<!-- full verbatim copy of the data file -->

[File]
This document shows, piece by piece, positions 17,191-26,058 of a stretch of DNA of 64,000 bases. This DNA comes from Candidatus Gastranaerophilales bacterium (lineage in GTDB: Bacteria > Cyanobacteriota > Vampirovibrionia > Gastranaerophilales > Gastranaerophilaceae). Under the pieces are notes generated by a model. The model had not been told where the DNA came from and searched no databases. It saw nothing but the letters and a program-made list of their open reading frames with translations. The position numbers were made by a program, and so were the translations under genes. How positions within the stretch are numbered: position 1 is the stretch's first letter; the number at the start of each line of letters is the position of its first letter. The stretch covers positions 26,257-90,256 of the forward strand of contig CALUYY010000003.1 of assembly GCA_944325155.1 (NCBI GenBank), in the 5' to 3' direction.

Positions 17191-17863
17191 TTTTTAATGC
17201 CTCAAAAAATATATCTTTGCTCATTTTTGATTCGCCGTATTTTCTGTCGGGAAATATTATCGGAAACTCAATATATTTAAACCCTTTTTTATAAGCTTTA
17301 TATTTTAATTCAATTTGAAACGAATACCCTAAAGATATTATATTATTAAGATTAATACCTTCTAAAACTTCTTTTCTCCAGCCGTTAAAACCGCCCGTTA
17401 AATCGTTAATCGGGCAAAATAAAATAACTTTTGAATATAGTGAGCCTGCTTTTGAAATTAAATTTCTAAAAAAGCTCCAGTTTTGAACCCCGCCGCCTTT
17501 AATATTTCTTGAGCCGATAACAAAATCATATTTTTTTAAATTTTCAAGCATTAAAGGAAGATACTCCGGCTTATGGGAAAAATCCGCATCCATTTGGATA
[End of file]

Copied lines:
This document shows, piece by piece, positions 17,191-26,058 of a stretch of DNA of 64,000 bases. This DNA comes from Candidatus Gastranaerophilales bacterium (lineage in GTDB: Bacteria > Cyanobacteriota > Vampirovibrionia > Gastranaerophilales > Gastranaerophilaceae). Under the pieces are notes generated by a model. The model had not been told where the DNA came from and searched no databases. It saw nothing but the letters and a program-made list of their open reading frames with translations. The position numbers were made by a program, and so were the translations under genes. How positions within the stretch are numbered: position 1 is the stretch's first letter; the number at the start of each line of letters is the position of its first letter. The stretch covers positions 26,257-90,256 of the forward strand of contig CALUYY010000003.1 of assembly GCA_944325155.1 (NCBI GenBank), in the 5' to 3' direction.

Positions 17191-17863
17191 TTTTTAATGC
17201 CTCAAAAAATATATCTTTGCTCATTTTTGATTCGCCGTATTTTCTGTCGGGAAATATTATCGGAAACTCAATATATTTAAACCCTTTTTTATAAGCTTTA
17301 TATTTTAATTCAATTTGAAACGAATACCCTAAAGATATTATATTATTAAGATTAATACCTTCTAAAACTTCTTTTCTCCAGCCGTTAAAACCGCCCGTTA
17401 AATCGTTAATCGGGCAAAATAAAATAACTTTTGAATATAGTGAGCCTGCTTTTGAAATTAAATTTCTAAAAAAGCTCCAGTTTTGAACCCCGCCGCCTTT
17501 AATATTTCTTGAGCCGATAACAAAATCATATTTTTTTAAATTTTCAAGCATTAAAGGAAGATACTCCGGCTTATGGGAAAAATCCGCATCCATTTGGATA